In this episode of The Structural Engineering Channel podcast, we will be taking to Ronald O. Hamburger, SE who is a Senior Principal at Simpson Gumpertz & Heger and Evan Reis, SE, co-founder of the U.S. Resiliency Council. We will be talking about recent articles in the New York Times on the concept of base isolation, including the article: Buildings Can Be Designed to Withstand Earthquakes – Why Doesn’t the U.S. Build More of them?
Here Are Some of the Questions We Ask Our Guests in This Episode:
- What are the reasons behind the big difference between the number of buildings in the US and other countries that utilize base isolation?
- Has base isolation been in the code for a while already?
- Do you think there is really a need for base isolation in the U.S.?
- Tell us about the U.S. Resiliency Council and what the mission of the council is?
- What is your opinion on some of our existing buildings that are not safe?
Here Are Some of the Key Points Discussed About Base Isolation:
- Base isolation is a technique developed to prevent or minimize damage to buildings during an earthquake.
- The reasons behind the big difference in buildings in our countries are largely due to economical reasons as opposed to technical reasons. While it is not much more expensive to build a base-isolated building in the U.S. than it is in other countries, there are some incremental construction costs associated with base isolation, which is the primary reason that it’s not being used for many structures in the U.S.
- I think the most exciting thing about structural engineering is the proliferation of a design technology that is called performance-based design, which provides flexibility to engineers during designs.
- The better our buildings can perform when hit by natural disasters, the more sustainable they will become.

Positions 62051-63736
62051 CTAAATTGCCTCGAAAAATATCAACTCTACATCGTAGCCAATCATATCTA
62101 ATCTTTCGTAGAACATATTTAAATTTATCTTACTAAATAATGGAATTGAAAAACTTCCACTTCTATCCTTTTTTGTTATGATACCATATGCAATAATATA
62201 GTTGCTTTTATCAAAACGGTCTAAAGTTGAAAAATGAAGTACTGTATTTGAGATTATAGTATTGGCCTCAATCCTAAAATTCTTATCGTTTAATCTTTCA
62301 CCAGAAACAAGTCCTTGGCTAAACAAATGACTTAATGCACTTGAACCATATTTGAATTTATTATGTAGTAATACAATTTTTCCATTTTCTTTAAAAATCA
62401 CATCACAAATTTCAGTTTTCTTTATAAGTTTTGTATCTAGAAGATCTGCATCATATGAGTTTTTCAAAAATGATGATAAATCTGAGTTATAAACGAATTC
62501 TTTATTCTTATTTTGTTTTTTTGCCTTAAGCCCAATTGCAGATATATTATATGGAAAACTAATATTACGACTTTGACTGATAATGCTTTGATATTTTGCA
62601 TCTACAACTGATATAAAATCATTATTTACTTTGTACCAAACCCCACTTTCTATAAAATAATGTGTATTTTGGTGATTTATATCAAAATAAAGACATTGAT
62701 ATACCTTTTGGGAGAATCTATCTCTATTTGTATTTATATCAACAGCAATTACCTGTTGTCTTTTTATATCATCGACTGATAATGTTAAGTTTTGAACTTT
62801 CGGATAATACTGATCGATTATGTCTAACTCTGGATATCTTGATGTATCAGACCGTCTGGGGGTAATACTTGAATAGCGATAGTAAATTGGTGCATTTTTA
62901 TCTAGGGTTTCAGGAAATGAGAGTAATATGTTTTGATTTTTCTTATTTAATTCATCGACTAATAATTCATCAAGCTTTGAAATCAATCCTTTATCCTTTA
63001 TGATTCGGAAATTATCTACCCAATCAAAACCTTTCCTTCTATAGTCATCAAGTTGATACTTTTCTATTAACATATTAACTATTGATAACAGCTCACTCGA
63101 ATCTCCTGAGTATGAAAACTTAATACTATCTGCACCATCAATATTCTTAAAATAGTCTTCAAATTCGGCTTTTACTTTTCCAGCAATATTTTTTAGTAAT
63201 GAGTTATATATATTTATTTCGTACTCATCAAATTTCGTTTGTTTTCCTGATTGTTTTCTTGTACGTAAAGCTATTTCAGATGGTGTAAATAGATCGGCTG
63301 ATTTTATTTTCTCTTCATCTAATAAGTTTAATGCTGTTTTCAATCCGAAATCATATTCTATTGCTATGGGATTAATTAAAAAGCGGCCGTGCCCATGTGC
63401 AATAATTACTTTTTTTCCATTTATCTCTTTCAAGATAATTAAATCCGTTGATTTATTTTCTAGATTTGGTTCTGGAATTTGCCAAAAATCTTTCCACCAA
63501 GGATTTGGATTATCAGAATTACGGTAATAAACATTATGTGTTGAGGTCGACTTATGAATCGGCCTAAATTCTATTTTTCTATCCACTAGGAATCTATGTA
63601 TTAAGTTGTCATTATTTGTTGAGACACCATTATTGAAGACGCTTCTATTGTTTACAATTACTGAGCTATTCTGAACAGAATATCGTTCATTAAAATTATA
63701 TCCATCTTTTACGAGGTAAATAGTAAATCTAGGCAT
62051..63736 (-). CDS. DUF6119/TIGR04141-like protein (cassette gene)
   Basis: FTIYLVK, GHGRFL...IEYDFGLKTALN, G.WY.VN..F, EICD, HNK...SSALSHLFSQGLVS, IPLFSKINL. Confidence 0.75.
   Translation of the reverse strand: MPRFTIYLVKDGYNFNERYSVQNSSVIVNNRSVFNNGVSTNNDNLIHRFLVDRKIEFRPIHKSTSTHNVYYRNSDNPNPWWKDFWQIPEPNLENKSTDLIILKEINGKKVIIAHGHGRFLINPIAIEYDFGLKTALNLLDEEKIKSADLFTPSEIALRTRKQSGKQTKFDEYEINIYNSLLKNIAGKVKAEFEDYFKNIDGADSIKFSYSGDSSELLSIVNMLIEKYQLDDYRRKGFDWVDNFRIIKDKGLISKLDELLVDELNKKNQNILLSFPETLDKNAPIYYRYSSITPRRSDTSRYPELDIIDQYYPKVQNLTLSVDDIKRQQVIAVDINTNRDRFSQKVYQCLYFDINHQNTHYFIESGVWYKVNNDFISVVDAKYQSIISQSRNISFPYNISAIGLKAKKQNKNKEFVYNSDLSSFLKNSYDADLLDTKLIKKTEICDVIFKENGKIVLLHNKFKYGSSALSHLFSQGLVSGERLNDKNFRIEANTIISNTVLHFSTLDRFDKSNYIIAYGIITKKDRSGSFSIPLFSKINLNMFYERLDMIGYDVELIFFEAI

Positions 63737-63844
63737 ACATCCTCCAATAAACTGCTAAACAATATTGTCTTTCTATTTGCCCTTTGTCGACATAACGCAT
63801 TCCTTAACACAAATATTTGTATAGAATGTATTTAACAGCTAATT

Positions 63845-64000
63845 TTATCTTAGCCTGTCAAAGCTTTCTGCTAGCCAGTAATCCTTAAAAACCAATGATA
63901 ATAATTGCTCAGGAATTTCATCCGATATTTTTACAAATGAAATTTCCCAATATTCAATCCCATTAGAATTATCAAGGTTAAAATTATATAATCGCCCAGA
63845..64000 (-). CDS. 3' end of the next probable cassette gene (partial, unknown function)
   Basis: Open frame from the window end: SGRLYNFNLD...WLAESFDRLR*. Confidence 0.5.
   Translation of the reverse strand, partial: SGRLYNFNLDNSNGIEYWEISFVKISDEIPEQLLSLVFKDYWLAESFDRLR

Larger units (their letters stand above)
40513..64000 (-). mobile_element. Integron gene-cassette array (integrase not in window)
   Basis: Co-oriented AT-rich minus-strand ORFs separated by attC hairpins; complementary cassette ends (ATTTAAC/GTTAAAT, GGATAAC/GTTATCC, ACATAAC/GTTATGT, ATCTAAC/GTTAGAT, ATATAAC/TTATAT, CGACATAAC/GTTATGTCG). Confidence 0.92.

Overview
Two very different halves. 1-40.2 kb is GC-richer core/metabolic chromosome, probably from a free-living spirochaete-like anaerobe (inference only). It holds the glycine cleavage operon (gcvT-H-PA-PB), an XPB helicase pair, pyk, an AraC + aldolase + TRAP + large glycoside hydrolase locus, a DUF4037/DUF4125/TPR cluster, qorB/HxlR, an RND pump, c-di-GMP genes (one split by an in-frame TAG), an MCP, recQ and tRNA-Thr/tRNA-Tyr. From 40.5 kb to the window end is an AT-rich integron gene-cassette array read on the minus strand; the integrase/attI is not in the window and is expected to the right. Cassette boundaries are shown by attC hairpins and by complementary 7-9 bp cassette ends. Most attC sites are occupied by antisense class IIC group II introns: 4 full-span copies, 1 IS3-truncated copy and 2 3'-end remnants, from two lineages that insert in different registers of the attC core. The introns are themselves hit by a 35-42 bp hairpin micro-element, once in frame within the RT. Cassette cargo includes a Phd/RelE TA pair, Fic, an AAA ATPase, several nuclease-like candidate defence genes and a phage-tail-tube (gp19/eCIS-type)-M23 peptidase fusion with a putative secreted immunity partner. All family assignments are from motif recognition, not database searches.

- The U.S. Resiliency Council was founded as a way to use engineering technology that was developed by organizations like The American Society Of Civil Engineers , FEMA, and others to quantify the performance of buildings in earthquakes and other natural disasters.
- One of the key reasons why we don’t see anywhere near the same number of base isolated buildings in the US as we do in other countries is because there is a perceived low probability of a disaster occurring in an area.
- We have the opportunity to see what resilience is and what the structural engineering profession means. Not just for a building, but for the entire community which that building serves. The engineering profession as a whole should take advantage of this opportunity and promote the value that engineers provide.
More Details in This Episode…
About our Guests:
Ronald Hamburger, SE
Ronald Hamburger, SE has more than 30 years of experience in design, construction, education, research, evaluation, investigation and repair of commercial, institutional, and industrial facilities. He is an internationally recognized expert in performance-based structural, earthquake and blast engineering, and has played a lead role in the development of national structural engineering standards and building code provisions. Following the September 11, 2001 terrorist attacks in New York, Mr. Hamburger served as the lead investigator into the collapse of New York’s twin World Trade Center towers on behalf of the Structural Engineering Institute of the American Society of Civil Engineers and the Federal Emergency Management Agency.
Evan Reis, SE
Evan Reis, SE is the Executive Director of the US Resiliency Council. He works with public agencies and private companies nationwide to promote resilience and protect buildings and infrastructure against natural and man-made risks. Evan focuses on developing comprehensive resilience management strategies that include, mitigation, emergency management and business continuity planning, and financial risk transfer. Evan graduated with his bachelor’s and Masters Degrees in Structural Engineering from Stanford University in 1988. The following year he was back down on the Farm, helping the University recover from the Loma Prieta Earthquake and playing an integral part in its long-term seismic resilience program. Evan co-founded the US Resiliency Council in 2011 as a way to educate building stakeholders and the public about the gap between the growing sustainability movement and true resilient design.
This episode is brought to you by CSI, Computers and Structures, Inc. which is recognized globally as the pioneering leader in software tools for structural and earthquake engineering. You can learn more about them at www.csiamerica.com
Please leave your opinion or questions in the section below on base isolation and why it is not used more in the US.
To your success,
Anthony Fasano, PE, LEED AP & Mathew Picardal P.E.
Hosts of The Structural Engineering Podcast